DMin, Leadership and Global Perspectives: Crafting Ministry in an Interconnected World

Contextual Theology

Written by: on February 7, 2015

In Ethiopia, most non-believers associate Protestant Christianity with foreign aid, Americans or Israel, to segregate believers and disqualify the authenticity of Protestant Christianity. In my Arsi Oromo culture, becoming a believer is equal to denying the values and unity of the clan, because religion is more than just an individual affair. Religion is a shared practice that affirms an individual’s solidarity with her or his community. However, the biggest challenge is the Christian church’s failure to preach the gospel in the culture and language of the people. They teach believers to abandon their culture since they are part of a new community whose identity is in Christ. This rejection has been a stumbling block for Oromos to hear the gospel. It is only in recent years that some Oromo Christians began to realize the need to plant Oromo speaking churches. Now we have several Oromo churches planted, both the cities and in rural areas. Thus, as someone deeply passionate about indigenizing the Good News to my own people, I thoroughly enjoyed Models of Contextual Theology, by Stephen B. Bevans.

The author persuasively writes about the significance of a contextual approach to Christian theology. Bevans explains contextual theology as radical new ways “realizes that culture, history, contemporary thought forms, and so forth are to be considered, along with scripture and tradition, as valid sources for theological expression”(p.4). “We can certainly learn from others…but the theology of others can never be our own” (p.5). This has been the insight and wisdom hidden from most churches in my country. They fear that preaching the gospel in every language creates division among churches, loss of jobs for ministers who don’t know the language, and affects the church’s revenue. These kinds of fears emanate from their own selfish interests and have nothing to do with the Kingdom of God. The question for our churches is how can you invite others to the loving God if you reject their language and culture?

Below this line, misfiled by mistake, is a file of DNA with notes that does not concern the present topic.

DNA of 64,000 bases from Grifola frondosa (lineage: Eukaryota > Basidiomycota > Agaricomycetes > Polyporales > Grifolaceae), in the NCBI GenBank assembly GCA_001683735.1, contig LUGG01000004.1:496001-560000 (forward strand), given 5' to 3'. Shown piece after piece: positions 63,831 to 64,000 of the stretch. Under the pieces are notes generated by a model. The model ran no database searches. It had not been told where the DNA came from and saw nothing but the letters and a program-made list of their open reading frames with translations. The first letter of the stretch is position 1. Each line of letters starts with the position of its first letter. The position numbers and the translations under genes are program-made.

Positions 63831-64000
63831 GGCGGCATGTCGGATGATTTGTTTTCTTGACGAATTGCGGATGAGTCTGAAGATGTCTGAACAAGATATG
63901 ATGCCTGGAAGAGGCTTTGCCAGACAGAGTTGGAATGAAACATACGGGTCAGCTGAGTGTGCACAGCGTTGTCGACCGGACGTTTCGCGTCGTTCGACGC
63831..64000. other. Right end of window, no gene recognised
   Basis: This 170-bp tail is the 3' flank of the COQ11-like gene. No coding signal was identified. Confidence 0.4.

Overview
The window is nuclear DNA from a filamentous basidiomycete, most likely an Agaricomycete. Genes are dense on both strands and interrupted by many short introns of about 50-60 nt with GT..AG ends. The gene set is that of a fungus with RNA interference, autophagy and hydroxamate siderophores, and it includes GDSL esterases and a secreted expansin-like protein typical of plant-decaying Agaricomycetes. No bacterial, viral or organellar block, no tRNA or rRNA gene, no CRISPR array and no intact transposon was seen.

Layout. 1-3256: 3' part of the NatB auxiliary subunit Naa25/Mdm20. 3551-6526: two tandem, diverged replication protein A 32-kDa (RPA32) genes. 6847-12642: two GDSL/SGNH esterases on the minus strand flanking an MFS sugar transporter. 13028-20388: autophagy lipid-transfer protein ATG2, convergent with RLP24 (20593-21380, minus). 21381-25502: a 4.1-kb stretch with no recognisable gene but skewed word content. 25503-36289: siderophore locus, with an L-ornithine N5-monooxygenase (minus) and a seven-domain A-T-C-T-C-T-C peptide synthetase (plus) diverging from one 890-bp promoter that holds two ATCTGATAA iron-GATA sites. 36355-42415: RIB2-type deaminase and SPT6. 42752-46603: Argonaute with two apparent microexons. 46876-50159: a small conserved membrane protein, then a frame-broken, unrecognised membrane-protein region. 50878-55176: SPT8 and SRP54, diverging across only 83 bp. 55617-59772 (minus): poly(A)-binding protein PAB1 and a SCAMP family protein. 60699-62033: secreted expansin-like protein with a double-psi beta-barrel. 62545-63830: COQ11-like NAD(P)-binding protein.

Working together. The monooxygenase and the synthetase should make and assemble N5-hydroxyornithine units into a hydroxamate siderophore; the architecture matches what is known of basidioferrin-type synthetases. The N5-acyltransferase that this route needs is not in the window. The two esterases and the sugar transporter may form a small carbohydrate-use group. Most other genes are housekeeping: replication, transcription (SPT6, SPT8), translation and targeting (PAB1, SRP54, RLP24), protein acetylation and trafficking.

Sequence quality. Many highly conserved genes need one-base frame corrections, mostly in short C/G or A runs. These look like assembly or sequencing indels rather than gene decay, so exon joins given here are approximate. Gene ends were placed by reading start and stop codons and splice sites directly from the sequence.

Another enlightening learning about Christian contributions to maters of public life comes from “Parables as Paradigms for Public Theology,” by Christopher D. Marshall. He points out a certain resemblance between the nature of parabolic communication and the task of public theology. Marshall is convinced that certain key parables, “could serve as helpful paradigms for understanding public theology, that is, as tools for helping the church conceptualize its vocation in society as the bearer of a message—the ‘gospel of the kingdom’—that is both intelligible and unintelligible to the world, both ethically feasible and eschatological radical, both relevant to secular society and yet particular and distinctive to the community of faith” (p.24). The author is very careful not to encourage or discourage the use of parables “as a communication device or as a source of specialist information,” instead as a paradigm for the “articulation or encapsulation of a particular perspective on reality, parables as a way of conceiving how God’s redemptive initiative in the person and proclamation of Jesus of Nazareth comes to bear on present reality, including on the systems and institutions of public life”(24). Thus, the implications of parables go significantly beyond the community of faith to include the “the commons’—the natural, cultural and political resources of life we share in common in society”(p.24). Attempting to address public matters in light of Christian convictions is not easy by any means, thus Marshal suggests holding “in tension the ethically achievable and the eschatological radical dimensions of the gospel” (42). This particular concern is also evident in my church who tends to focus mainly on “the eschatological ‘with God all things are possible’ dimension and overlook the question of how our faith can bring practical implication for wider, unbelieving society”(p.42). As Stephen Garner highlighted, there is a need to educate the community of faith as to “the dimensions and features of their own theology”(p.178). Thus, the task at hand is helping our community of faith understand “compassion and justice are central to Jesus’ teaching and hence an integral part of the good news” (p.179).


About the Author

Telile Fikru Badecha